U.S. Court of Appeals, Seventh Circuit, Diane Sykes speaks in a discussion during the Federalist Society's National Lawyers Convention in Washington, Saturday, Nov. 19, 2016.
Photograph by Jose Luis Magana—AP
By Jeff John Roberts
January 12, 2017

Donald Trump addressed the vacancy on the Supreme Court vacancy on Wednesday, saying during a press conference that he had met with potential nominees and would name his choice in early February. The remark set off fresh buzzing in legal circles about who Trump will pick and how Democrats will respond to it.

Trump’s plan to move quickly means the top court should finally be back to nine Justices by late spring following Senate Republicans’ refusal to consider President Obama’s nominee for an unprecedented 293 days. Now that the shoe is on the other foot, it remains to be seen if the Democrats will confirm Trump’s judge or deploy the fragile filibuster to block the nominee.

The outcome will depend in part on who Trump picks. While Democrats will not be thrilled by any of the picks, they are likely go to the barricades if the President-elect proposes Judge William Pryor Jr., who has described the landmark 1974 abortion ruling Roe v. Wade as “the worst abomination of constitutional law in our history” and opposes courts making rules on school prayer and gay rights.

Judge Pryor Jr., who sits on the 11th Circuit Court of Appeal in Alabama, is one of five top contenders identified here based on two criteria: Reports by in-the-know legal writers, including Adam Liptak and David Lat, as well a poll by Fantasy SCOTUS, a site that offers empirical insights into Supreme Court issues. Here is a screenshot taken today of the poll’s current favorites:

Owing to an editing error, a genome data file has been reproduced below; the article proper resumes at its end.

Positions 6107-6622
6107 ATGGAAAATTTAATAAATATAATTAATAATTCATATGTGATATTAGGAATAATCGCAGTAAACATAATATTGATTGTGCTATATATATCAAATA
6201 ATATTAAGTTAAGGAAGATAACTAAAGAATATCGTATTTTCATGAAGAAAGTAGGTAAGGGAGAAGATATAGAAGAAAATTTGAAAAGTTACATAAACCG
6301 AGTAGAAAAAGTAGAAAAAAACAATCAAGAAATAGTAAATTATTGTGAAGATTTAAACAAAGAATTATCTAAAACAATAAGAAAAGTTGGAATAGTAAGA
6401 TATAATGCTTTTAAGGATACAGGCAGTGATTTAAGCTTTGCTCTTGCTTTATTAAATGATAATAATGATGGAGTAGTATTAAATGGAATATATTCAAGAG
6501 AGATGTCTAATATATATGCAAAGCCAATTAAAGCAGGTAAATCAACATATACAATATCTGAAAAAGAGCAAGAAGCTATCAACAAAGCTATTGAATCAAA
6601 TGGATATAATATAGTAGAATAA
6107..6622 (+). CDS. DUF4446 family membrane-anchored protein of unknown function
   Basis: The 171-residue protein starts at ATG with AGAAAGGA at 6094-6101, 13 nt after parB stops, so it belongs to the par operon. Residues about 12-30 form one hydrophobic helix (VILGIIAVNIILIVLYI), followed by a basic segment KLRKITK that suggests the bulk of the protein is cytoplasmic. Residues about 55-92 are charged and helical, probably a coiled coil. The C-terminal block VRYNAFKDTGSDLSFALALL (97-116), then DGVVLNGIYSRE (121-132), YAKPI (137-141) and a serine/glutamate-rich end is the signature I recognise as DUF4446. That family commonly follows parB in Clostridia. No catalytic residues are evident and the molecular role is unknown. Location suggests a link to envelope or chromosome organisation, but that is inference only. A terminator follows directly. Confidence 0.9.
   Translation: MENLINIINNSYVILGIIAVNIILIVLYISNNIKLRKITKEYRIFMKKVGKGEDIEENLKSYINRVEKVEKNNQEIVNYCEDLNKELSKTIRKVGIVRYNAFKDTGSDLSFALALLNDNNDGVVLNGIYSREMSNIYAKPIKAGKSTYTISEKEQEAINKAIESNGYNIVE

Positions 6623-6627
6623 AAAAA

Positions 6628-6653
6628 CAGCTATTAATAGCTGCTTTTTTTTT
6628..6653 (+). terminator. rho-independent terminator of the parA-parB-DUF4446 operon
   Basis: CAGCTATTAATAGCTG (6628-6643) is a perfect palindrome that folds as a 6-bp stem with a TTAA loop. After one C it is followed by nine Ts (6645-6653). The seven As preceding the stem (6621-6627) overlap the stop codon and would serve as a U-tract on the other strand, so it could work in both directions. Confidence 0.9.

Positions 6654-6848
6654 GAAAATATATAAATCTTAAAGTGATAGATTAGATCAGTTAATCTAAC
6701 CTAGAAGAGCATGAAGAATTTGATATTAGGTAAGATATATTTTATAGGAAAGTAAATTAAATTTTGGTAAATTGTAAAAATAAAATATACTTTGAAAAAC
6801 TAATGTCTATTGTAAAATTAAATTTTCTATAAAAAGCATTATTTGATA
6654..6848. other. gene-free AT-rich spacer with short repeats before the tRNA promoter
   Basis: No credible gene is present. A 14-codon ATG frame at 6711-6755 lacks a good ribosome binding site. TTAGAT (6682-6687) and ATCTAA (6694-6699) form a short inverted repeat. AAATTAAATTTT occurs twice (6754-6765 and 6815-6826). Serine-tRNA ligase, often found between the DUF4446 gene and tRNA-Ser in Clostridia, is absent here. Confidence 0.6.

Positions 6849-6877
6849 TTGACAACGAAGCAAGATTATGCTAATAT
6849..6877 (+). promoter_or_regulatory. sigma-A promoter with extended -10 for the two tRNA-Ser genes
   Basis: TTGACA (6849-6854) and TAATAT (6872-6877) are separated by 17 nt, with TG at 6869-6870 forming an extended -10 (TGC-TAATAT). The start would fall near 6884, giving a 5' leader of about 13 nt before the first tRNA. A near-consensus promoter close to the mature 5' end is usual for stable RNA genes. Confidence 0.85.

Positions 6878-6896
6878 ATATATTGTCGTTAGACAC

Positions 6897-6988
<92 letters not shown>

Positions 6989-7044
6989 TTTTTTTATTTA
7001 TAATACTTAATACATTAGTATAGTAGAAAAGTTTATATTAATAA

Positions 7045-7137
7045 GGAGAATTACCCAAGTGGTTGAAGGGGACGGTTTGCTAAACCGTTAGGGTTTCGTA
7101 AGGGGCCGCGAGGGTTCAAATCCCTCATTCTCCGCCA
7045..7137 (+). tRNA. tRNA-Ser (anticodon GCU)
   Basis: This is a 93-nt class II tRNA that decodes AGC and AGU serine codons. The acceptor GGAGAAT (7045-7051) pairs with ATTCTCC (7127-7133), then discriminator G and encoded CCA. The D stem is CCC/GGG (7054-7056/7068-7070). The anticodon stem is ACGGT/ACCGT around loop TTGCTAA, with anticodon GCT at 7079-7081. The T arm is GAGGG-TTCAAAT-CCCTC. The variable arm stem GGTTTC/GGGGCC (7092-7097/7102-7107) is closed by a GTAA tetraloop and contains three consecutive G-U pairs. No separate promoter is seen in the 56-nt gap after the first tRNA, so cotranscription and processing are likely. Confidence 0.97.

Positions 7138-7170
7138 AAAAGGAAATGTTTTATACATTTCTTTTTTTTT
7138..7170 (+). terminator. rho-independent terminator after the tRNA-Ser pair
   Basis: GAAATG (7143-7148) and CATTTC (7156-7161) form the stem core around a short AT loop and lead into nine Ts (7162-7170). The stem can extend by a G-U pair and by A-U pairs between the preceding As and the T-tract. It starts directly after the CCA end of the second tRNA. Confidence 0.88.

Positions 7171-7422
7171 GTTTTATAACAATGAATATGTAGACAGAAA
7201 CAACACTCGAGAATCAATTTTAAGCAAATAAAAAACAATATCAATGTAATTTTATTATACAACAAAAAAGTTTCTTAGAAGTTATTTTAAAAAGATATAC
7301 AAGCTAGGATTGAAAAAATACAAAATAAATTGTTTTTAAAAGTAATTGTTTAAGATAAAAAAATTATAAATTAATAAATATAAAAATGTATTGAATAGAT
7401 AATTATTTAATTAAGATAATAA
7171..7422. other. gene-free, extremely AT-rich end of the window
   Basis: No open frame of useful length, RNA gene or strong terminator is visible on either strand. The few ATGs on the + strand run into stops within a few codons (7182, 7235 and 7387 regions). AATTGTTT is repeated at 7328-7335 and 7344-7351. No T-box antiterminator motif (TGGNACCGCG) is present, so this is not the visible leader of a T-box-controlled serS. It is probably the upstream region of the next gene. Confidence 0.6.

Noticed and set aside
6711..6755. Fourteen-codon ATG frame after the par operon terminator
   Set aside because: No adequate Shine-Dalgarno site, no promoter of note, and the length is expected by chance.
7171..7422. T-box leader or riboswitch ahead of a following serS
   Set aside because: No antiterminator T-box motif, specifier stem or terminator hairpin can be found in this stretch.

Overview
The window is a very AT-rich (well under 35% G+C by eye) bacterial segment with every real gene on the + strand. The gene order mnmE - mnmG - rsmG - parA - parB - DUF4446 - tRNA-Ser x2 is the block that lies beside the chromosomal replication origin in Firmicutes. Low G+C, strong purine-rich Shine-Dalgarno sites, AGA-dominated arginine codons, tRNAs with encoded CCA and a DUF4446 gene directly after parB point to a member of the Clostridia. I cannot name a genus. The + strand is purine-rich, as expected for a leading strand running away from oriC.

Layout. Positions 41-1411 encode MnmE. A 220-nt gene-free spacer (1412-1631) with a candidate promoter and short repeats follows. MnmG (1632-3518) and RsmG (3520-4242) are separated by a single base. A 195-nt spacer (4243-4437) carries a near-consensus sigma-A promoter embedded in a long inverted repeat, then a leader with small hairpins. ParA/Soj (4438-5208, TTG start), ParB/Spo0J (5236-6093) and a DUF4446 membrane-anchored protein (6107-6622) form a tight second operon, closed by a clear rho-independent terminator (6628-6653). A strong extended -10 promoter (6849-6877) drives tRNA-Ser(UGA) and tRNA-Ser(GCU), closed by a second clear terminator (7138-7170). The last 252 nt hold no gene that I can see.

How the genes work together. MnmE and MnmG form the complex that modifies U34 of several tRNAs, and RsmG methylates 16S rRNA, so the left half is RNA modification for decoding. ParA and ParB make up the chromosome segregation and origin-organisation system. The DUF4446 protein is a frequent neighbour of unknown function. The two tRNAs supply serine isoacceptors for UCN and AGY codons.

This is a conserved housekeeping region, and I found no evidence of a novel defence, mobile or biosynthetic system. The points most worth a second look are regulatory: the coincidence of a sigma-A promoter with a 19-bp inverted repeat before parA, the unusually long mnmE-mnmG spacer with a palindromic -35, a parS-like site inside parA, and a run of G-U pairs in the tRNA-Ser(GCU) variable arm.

Based on these two factors—the poll and the scuttlebutt—the four other leading candidates are:

  • Judge Neil Gorsuch: A former law clerk of Justice Anthony Kennedy with an Ivy League background and who sits on the 10th Circuit.
  • Judge Raymond Kethledge: A 6th Circuit appeals court judge who also clerked for Kennedy, Kethledge attracted attention for a “legal smackdown” of a federal agency’s decision to bar employers using credit checks for job applicants.
  • Judge David Stras: Included on the shortlist of CNN’s Ariane de Vogue, Stras is a former law clerk of arch-conservative Justice Clarence Thomas, who now sits on the Minnesota Supreme Court.
  • Judge Diane Sykes: Sitting on the 7th Circuit in Chicago, she has received a shout-out from Trump in the past. Popular with conservative clubs like the Federalist Society.

Of the five names, Stras’s is the only one who doesn’t appear in the most recent round of rumors, but he should be included all the same because he is third in the poll and received more unique votes than any of the others who appear there. It’s also worth noting that political figures like Senator Ted Cruz and Senator Mike Lee, who appeared on earlier lists, are no longer in serious contention.

If you want to handicap further, Sykes is now the overall favorite for two reasons. First, unlike all the current Supreme Court Justices who all went to Yale or Harvard, she did not attend an elite coastal law school—a good thing for her because many Trump supporters want a Justice who is not from the Ivy League. Second, if Trump indeed wants to get someone on the court quickly, Sykes would face an easier confirmation than Pryor Jr.

The average confirmation time for the three most recent Supreme Court nominations is reportedly 78 days, meaning Sykes—or whoever Trump picks—is likely to be on the bench before the Supreme Court wraps up its term in the late spring.

As for the Democrats, they are in a tough spot. On one hand, many in the party are eager to seek payback for the Republicans’ obstruction of Merrick Garland, a respected and moderate judge, and are also keen to delay the arrival of a new conservative on the Supreme Court.

On the other, a decision to block Trump’s nominee may prove to be perilous politically, and could lead Republicans to eliminate the filibuster—and deprive the Democrats of one of their only remaining political weapons.

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